There are few publications on this species' pathology. Dukes et al. (1992) identified Mycobacterium paratuberculosis in gut and nodes of saigas, fed it to young sheep and saw them develop the disease. Baumeister et al. (1983) identified rotaviruses from the feces of captive saigas and many other species. Minar & Lobachev (1981) found larvae of Pallasiomyia antilopum in saigas and Grokhovskaia (1969) found wild saigas to be parasitized by Hyalomma scupense . Griner (1983) autopsied four saigas and found malnutrition (in a youngster), pneumonia and, in one case, coccidioidomycosis (often found at San Diego Zoo's Wild Animal Park ) as causes of death. Trichuris was also found in the intestines of one animal. Of 249 specimens for which the cause of death has been reported, 108 were from trauma (M.L. Jones, personal communication, 1996).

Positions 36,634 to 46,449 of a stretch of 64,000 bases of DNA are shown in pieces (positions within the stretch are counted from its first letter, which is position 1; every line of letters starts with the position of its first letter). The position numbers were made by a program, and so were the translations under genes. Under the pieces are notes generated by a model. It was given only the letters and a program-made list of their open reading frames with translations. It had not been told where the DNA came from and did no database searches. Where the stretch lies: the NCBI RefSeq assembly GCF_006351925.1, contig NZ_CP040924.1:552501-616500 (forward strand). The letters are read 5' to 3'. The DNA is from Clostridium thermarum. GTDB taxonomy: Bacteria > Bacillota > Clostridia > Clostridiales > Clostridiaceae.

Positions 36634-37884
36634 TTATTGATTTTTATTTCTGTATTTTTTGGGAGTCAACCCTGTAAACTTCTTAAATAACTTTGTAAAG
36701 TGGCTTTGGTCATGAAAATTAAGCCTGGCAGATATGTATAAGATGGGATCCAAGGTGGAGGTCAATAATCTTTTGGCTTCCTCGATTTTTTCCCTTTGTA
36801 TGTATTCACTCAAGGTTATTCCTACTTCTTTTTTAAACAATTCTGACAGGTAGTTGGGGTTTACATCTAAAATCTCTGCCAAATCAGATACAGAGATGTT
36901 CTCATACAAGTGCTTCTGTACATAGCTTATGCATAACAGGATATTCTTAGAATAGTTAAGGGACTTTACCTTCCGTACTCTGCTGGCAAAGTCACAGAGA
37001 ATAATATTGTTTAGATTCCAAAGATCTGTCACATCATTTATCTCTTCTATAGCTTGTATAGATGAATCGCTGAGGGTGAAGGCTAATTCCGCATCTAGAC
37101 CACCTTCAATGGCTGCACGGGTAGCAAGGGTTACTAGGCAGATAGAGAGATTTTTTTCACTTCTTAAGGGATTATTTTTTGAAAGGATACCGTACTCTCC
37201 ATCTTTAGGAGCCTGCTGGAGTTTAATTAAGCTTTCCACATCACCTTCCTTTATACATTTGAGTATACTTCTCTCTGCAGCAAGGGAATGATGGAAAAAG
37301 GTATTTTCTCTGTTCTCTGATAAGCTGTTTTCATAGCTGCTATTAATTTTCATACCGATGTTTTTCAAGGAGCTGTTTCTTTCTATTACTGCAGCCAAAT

16) Physiologic data
Because the horn is being smuggled as an alleged aphrodisiac, its precise composition (for forensic recognition) has been studied in some detail. Thus it has become possible through the studies of Zhai et al. (2000) and Hashiguchi et al. (2001) to identify it precisely. The keratin base is typically (and exceptionally) interrupted by mineral deposits of octacalcium phosphate. Hagey et al. (1997), who studied the composition of bile acids in bovids, found that the saiga had a 99.8% taurine conjugation pattern, similar to a rupicaprine specimen, but different from most other Bovidae.
17) Other resources
18) Other remarks – What additional Information is needed?
Observations on early stages of development and endocrine studies are badly needed.
The animal photographs in this chapter come from the internet and were produced by Brent Huffman (www.ultimateungulate.com).
Bannikov, A., Zhirnov, L.V., Lebedeva, L.S. and Fandeev, A.A.: Biology of the Saiga. Israel Progr. Sci. Transl., Jerusalem , 1067.
Baumeister, B.M., Castro, A.E., McGuire-Rodgers, S.J. and Ramsay, E.C.: Detection and control of rotavirus infection in zoo animals. J. Amer. Vet. Med. Assoc. 183:1252-1254, 1983.